Edging Into Autumn
I’ve recently moved into a charming little neighborhood in the heart of this island’s main town. It consists of fifty mobile homes, most unassuming, some aging, some brand new and spiffy, all interwoven with towering trees. Most are firs, with a few cedars and maples, some mountain ash, and flowering fruit trees. Sadly, some of the largest evergreens are damaged or failing, thanks to weather events and past and ongoing construction. Over the years, as large branches dropped on roofs and questing roots buckled driveways and knocked house underpinnings askew, some trees were topped or removed while others were limbed up high or cut into tall stumps for wildlife habitat.
Sadly again, a number of the remaining trees will be removed over the next few years on the advice of certified arborists who do an annual tree health review for the mobile home park. In order to avoid creating future problems, I’ve been working on a list of appropriately sized replacement trees and large shrubs that can offer screening, shade, flowers and fruit without outgrowing their positions. I’m considering not only ultimate size but brittleness of limbs, messiness of dropping fruit and foliage (often falling in neighboring yards), benefits to wildlife, toxicity of seeds for kids and pets, and so forth. I’m also thinking about food security, so dwarf and compact fruit trees are high on the list. It’s quite pleasant to ponder over tree catalogs, choosing beauties that will be lastingly delightful to have in the neighborhood.
Taking Down Trees When The World Is Burning
But. While making these lists, I’m also grieving that still more of these mature trees must come down. I know that, however pretty, the appropriately sized new trees will take years to mature, and won’t ever replace the environmental benefits that even damaged big trees offer. Maybe it’s not too surprising that I haven’t been sleeping well lately and it’s not only because of raccoons dancing on the roof at 3:00 am. When I do sleep, my dreams are full of dying trees, blazing in the Amazon and Alaska, drowning in the Bahamas and Texas, drying out to death locally; millions of trees suffering all around the world. Water swirls through my dreams, polluted and full of dying fish, trash, and human waste as clean water regulations are ignored or withdrawn. The dreamy air is dim with smoke and smog as clean air regulations are withdrawn. Frogs, insects and birds vanish, along with polar bears, whales, giraffes, rhinos, turtles, tigers, gorillas, elephants, and hundreds of smaller creatures. When I wake up, it’s all horribly true. How can we not despair?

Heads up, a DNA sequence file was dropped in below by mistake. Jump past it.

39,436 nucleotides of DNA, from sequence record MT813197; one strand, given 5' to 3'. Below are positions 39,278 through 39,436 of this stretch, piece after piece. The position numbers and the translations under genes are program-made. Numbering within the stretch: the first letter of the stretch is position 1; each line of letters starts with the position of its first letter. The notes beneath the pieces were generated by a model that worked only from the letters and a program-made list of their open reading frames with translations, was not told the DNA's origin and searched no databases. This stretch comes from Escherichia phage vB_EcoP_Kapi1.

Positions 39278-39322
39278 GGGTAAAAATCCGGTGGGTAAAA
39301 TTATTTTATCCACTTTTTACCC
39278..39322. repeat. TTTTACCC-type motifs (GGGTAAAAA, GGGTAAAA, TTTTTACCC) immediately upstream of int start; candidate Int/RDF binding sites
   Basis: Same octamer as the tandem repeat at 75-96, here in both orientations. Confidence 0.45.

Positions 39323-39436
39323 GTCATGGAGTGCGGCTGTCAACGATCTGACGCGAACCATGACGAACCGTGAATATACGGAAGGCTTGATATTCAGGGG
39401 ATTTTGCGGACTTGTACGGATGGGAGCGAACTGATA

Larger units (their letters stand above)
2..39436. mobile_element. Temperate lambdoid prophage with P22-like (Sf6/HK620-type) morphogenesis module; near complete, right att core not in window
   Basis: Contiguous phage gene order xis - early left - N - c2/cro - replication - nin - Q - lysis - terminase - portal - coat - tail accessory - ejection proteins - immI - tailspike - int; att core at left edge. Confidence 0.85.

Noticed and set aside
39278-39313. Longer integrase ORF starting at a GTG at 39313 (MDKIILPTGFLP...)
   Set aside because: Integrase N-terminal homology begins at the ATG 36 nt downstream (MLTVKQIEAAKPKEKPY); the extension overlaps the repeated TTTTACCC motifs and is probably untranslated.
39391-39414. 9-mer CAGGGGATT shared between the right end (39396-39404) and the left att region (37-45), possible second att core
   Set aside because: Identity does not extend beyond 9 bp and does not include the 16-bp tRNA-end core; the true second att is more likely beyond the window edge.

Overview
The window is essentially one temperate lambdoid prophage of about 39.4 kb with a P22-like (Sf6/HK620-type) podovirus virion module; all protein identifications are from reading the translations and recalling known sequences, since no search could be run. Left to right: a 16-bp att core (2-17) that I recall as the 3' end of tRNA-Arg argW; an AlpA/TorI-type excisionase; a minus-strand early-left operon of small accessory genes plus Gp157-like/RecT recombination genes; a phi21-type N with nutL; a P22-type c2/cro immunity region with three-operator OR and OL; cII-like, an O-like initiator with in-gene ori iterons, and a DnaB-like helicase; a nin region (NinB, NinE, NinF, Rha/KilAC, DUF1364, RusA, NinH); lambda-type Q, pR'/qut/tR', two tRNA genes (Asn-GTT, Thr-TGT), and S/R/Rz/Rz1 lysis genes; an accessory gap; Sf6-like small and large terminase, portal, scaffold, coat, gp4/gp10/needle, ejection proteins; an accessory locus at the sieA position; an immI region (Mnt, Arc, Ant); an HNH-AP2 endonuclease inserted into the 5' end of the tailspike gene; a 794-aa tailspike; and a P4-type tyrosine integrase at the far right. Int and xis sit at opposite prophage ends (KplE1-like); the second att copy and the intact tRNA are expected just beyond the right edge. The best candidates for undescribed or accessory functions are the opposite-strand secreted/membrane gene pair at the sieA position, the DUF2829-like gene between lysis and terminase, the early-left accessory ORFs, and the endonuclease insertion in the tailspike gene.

I have to remind myself forcibly that despair is exactly what the current regime and others like it around the world intend; despair is notoriously debilitating, as are depression and anxiety. People without hope are easily overwhelmed and tend to hunker down rather than stand and fight. As people of color everywhere have known forever, it’s hard to keep on fighting through many weary years. So what helps? Well, for me, trees do. Plants do. When I weed my tiny yard, I notice hundred of seedlings, sown with a lavish hand as nature works to replenish what humans destroy. The world-wide strikes for climate change fill me with hope, even though the kids are clear that they want our help, not our hope. I still offer my hope, because I’m not hoping that the kids will magically “figure it all out” and repair our battered, broken world. My hope is that their clarity, energy, courage and strength continues to revitalize those of us who have felt derailed or despairing.
We Are The Hope Of The World